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Cardinals of Yore: Bob O'Farrell

January 22, 2009

Cardinals of Yore: Bob O'Farrell

Ofarrellcard 

Following a decade with Cubs during which he played in as many as 100 games a season only twice, Bob O'Farrell was traded to the Cardinals in 1925 for Mike Gonzalez and Howard Freigau.

His timing couldn't have been better. The Redbirds were in need of a starting catcher and, with a team loaded with talent and led by superstar Rogers Hornsby, they were poised to with their first World Series championship in 1926.

In 147 games for St. Louis in 1926, O'Farrell hit .293 with seven homers and 68 RBIs. His 492 at bats were by far the most of his career and the (up to that point) part time player rode his solid offensive season -- along with his great defense and leadership -- to the National League MVP award.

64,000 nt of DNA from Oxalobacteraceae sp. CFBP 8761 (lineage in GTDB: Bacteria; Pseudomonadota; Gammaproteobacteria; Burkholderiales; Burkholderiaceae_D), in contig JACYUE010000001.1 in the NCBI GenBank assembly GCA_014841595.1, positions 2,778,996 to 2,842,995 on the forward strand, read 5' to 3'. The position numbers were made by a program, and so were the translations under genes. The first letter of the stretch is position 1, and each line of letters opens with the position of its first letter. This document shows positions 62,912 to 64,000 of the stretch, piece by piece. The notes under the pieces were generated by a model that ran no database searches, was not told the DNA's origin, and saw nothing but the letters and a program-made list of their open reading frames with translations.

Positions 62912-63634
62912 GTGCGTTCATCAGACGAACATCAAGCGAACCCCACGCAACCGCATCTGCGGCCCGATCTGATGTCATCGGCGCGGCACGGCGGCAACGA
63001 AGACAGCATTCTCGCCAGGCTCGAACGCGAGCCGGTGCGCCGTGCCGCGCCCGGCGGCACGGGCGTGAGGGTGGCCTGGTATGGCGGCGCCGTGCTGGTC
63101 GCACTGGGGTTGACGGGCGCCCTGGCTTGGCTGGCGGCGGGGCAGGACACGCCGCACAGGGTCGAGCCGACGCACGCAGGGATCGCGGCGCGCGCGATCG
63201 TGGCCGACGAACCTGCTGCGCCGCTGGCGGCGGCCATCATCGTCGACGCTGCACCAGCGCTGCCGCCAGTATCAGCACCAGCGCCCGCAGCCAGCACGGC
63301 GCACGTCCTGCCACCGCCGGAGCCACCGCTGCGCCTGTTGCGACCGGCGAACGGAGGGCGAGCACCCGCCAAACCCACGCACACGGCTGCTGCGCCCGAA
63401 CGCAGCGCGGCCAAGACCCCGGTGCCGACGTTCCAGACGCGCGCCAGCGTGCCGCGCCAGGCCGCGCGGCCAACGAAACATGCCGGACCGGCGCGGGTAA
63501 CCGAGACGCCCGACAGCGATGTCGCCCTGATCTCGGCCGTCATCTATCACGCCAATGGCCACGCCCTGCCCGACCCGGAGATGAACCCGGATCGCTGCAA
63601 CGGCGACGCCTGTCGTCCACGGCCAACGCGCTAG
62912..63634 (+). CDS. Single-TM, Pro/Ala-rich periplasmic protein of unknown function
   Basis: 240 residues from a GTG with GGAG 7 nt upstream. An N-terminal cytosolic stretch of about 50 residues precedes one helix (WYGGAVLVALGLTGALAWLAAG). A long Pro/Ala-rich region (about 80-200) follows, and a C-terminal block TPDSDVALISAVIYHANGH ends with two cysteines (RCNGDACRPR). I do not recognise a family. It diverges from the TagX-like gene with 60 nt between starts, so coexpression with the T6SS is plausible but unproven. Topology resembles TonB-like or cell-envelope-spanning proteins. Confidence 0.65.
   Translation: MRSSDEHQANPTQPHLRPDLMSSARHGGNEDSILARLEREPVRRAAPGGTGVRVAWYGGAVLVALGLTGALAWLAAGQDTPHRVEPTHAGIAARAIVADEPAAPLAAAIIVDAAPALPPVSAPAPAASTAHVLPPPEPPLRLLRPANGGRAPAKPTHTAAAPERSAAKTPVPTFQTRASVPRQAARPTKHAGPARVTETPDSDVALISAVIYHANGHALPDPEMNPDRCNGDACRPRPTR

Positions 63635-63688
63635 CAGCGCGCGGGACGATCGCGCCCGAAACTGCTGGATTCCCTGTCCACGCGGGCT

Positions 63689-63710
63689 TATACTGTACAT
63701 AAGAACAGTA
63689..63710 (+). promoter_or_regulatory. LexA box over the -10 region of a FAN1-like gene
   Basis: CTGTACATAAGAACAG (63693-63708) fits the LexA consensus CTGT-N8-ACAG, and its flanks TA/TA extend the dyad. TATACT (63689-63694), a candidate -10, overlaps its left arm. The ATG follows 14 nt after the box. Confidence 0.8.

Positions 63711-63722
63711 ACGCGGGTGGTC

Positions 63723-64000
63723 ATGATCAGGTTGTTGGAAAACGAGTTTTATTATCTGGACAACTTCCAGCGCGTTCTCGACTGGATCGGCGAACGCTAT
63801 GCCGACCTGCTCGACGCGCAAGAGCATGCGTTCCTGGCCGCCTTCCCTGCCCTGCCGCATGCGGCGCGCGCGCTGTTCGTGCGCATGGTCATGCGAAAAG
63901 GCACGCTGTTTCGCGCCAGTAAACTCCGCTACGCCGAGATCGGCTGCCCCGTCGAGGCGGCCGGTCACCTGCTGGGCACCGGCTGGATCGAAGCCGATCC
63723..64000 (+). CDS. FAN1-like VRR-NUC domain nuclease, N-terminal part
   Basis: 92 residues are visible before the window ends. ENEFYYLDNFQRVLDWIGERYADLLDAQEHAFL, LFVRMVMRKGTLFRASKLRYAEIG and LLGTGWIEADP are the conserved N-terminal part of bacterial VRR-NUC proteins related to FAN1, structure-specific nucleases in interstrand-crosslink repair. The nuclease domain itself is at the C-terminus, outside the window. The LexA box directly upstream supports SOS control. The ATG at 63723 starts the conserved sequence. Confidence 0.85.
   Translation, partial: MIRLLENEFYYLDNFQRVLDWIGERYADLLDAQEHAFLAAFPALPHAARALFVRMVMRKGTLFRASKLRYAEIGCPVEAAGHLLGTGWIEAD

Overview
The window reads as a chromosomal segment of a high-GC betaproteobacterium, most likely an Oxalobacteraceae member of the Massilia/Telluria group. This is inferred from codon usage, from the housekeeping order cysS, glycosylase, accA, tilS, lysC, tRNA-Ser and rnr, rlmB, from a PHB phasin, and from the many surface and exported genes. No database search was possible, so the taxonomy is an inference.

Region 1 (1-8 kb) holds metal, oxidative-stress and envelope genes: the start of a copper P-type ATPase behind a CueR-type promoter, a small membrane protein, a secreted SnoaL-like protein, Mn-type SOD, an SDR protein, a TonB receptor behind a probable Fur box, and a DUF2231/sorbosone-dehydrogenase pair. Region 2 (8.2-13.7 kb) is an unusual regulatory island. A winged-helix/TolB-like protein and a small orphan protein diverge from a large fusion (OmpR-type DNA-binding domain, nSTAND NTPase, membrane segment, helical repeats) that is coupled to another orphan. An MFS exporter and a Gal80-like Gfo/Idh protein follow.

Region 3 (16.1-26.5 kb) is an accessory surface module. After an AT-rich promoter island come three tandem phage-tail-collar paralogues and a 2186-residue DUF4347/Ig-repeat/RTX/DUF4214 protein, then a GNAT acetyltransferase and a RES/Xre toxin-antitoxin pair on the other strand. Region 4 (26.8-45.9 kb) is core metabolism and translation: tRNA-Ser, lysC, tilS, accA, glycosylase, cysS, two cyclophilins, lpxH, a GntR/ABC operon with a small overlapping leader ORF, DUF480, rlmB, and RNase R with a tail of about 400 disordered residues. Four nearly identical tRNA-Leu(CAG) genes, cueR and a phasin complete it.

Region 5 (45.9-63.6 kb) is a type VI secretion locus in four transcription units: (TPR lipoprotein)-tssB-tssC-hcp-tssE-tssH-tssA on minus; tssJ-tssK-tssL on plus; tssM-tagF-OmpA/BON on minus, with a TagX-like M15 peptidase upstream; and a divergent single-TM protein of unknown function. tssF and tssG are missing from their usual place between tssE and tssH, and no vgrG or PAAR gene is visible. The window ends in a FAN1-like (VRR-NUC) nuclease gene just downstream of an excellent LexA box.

In the World Series, O'Farrell starred with a .304 batting average. But he was best known for throwing out baseball immortal Babe Ruth to end the Fall Classic when the Bambino tried to steal second base with his team down 3-2 with two outs in the bottom of the ninth inning in game seven.

When Hornsby was traded off after following a contract dispute after the Cardinals' first World Series win, O'Farrell took his place as player-manager. He led the Cardinals to a 92-61 record and a second place finish to the Pirates. That wasn't good enough, apparently, and he was replaced as skipper by Bill McKechnie. Shortly after the start of the 1928 season, like Hornsby, O'Farrell was traded to the Giants.

The veteran catcher had two more stints with the Cardinals. He played for the team in 1933 and again for 14 games in 1935 before he retired at the age of 38.

After a relatively slow start to his career, O'Farrell played a total of 21 seasons in the big leagues and is amongst the all-time leaders in games caught. He was born in and died in Waukegan, Ill., passing away at 91 years old in 1988.

Pictured at the top of this page is a 1933 O'Farrell card. It is one of my personal favorite baseball cards of all time because it depicts such a classic, perfect image of a hitter.

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